Originally Posted by trailhorserider View Post
While I'm sure there is a lot of truth to this, I kind of find the whole thing a bit snobbish and negative. Like the author is on on his or her "high horse."
A person has to start somewhere. And this attitude will just discourage people from getting into horses.
I wasn't born into wealth OR horses. But I love them dearly. I'm glad someone sold me my first horse and wasn't so negative. I kept that horse until he died too.
I'm sure I made mistakes. Nobody is perfect. But I think I did right by the horse and he did right by me.
Anyone who has been around horses and says they haven't made mistakes has classed 'being around them' as looking at them across a field or is a liar.
I think the article was very well written and it does say that there are exceptions where it does work out.
I would discourage anyone who hasn't had several years riding and handling, from getting their own horse and keeping it somewhere that they are not going to have help to hand for both handling and riding.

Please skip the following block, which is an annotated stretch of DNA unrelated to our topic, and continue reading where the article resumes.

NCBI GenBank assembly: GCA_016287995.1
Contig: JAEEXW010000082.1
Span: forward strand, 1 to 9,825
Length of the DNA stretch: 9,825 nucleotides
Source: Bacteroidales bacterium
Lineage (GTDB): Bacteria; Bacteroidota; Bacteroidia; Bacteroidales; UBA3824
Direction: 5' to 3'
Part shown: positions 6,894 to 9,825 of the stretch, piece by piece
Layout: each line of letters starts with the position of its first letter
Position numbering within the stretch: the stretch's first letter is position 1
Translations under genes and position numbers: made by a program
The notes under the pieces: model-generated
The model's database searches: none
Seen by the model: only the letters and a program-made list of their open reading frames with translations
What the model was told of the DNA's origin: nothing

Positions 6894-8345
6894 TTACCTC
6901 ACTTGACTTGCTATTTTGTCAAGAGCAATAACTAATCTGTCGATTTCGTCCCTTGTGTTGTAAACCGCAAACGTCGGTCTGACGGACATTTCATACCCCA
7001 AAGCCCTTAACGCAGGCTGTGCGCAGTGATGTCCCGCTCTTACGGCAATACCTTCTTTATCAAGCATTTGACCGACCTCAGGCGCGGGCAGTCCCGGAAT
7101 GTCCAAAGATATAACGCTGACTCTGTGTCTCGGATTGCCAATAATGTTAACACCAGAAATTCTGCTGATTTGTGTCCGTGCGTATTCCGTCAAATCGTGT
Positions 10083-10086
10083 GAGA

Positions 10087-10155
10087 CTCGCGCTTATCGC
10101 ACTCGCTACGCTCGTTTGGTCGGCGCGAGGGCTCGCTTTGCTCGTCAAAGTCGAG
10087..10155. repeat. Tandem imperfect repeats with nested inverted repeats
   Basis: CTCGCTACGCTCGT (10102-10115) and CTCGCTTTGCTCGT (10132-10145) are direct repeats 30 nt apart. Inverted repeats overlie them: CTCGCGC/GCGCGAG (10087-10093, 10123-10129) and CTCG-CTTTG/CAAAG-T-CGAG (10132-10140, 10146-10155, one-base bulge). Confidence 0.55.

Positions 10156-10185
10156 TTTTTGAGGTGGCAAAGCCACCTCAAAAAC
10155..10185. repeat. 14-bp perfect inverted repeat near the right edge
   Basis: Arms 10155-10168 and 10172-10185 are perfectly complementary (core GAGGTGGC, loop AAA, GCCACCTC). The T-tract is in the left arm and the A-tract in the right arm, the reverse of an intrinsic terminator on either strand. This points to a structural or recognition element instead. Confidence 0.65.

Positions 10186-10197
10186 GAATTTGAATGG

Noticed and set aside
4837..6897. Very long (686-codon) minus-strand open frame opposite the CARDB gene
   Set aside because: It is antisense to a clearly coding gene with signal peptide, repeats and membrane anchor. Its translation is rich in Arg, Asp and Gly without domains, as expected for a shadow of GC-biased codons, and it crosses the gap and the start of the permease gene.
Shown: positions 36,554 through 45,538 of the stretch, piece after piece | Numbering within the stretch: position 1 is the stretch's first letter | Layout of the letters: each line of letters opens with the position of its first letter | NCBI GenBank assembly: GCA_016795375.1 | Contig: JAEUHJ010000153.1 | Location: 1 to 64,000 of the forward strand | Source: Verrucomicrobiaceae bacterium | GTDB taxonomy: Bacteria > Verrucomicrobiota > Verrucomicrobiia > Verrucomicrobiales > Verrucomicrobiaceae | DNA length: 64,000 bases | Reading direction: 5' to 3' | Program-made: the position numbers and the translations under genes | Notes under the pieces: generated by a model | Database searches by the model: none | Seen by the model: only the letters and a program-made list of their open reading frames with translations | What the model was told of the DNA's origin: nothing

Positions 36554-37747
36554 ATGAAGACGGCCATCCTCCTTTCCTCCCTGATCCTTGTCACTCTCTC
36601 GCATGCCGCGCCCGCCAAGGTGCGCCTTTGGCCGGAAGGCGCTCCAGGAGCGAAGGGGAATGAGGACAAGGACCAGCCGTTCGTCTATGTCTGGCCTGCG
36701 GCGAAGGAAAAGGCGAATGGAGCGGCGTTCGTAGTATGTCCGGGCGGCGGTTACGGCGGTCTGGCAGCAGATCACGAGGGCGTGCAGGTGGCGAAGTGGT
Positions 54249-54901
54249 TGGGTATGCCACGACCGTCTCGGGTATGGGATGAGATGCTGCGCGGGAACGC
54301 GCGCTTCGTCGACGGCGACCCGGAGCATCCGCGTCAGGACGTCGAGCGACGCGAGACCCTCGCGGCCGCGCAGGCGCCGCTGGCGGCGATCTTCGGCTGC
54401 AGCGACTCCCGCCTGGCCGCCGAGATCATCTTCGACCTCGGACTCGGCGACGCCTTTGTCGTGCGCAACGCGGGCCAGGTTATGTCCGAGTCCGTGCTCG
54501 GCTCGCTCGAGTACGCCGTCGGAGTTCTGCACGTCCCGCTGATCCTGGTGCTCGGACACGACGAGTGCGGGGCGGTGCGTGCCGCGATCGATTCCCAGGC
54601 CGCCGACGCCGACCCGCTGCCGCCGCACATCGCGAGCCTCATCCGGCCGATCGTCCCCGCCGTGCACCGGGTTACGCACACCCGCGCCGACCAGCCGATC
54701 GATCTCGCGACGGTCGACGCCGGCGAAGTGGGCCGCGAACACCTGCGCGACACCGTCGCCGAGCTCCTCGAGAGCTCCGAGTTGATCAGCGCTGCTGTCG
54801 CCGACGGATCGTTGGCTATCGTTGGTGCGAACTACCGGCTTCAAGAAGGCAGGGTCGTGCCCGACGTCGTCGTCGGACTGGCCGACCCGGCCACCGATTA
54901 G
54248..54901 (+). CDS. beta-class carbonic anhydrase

I had a good example of this just before I retired, a woman who had owned two or three horses wanted to come as a DIY livery. People at the place she had been keeping her horse were sad she was leaving as she was the most experienced there.
Well, her horse was ignorant of manners, barged and shoved, she was frightened to ride him out as he had messed around with her. If she was the most experienced then I dread to think what the others were like.
There was nothing wrong with her horse other than he had got away with his ill manners. Once shown how to deal with him and to toughen up a lot, the owner was able to take a great deal of pleasure from the animal.
The horse was a danger to people and himself. He thought nothing of flattening people and once got away from the owner and galloped off down a busy twisty road. No fun for horse or owner. She had put up with it for three or four years before having the advice on how to stop it.